First launched in 1983, it was the ship that launched the first spacewalk, and brought the first woman and African American astronaut to space.

 

As recently as 2016, engineer Bob Eberling says he still feels grief over the explosion, and his inability to get NASA to cancel the launch.

 

Because of the presence of McAuliffe, the media coverage of the launch was extensive. While CNN did a live broadcast, which became the most memorable footage of the event, there were other cameras that day. None of the other views of the explosion were publicly available until 2010, when they were declassified.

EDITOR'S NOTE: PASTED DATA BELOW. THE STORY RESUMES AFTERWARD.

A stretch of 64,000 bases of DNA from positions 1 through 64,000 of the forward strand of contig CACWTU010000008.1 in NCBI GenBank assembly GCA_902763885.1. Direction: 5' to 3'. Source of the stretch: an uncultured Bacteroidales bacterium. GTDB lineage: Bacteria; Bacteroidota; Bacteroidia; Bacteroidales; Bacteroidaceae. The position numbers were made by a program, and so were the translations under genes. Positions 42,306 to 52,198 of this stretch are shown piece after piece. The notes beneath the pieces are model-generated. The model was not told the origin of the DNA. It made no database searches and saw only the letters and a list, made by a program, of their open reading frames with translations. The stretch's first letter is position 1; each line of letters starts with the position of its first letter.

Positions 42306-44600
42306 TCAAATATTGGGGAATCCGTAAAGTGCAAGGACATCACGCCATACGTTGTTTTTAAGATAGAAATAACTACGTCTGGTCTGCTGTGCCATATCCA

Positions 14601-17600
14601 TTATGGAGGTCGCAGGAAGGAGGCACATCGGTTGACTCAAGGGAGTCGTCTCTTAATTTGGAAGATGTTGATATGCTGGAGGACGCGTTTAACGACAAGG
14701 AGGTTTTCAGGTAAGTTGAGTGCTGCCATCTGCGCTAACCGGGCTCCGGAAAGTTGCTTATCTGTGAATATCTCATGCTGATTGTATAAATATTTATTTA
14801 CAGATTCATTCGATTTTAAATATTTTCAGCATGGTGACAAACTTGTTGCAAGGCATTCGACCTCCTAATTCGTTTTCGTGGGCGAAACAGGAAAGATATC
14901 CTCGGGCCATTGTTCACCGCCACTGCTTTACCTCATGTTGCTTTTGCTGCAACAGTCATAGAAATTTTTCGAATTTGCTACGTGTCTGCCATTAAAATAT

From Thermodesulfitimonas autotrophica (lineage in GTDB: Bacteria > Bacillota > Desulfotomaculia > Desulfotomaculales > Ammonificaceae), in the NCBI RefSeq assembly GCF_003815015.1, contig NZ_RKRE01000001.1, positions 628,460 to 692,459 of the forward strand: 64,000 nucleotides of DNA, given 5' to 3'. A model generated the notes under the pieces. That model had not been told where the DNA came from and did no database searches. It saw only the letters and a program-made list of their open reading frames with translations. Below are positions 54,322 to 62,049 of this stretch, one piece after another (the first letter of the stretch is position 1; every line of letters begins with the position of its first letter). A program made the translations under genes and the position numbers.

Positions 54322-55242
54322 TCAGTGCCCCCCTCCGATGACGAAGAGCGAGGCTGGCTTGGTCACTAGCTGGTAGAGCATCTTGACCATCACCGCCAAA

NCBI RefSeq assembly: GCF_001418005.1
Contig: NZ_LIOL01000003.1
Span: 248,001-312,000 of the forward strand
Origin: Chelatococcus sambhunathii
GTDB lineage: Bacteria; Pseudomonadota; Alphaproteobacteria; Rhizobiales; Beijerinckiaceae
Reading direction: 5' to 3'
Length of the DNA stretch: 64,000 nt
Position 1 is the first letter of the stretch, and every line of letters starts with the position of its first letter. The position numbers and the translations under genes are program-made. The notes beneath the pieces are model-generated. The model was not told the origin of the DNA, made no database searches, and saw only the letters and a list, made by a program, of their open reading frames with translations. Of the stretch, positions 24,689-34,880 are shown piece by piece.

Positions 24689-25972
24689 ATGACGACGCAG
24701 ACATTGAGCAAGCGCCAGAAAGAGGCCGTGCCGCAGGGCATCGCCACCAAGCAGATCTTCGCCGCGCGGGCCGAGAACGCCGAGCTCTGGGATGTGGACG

In total, there are 7 known videos of the explosion. Some came from amateur civilians, while one was a professional filmmaker.

You can see one here.

 

This was a pivotal moment in US history, and it inspired countless artists to create songs, shows and sculptures to memorialize it, while tv shows like Punky Brewster & Star Trek IV: The Voyage Home were dedicated to the crew.

 

Everyone was worried about the first flight after the accident. The shuttle Discovery was set to take off in 1988, and prior to the launch Robin Williams starred in the film Good Morning, Vietnam. He ended up recreating his character for media that the astronauts were going to take up into space, and ended up lightning their mood and helping make a successful mission.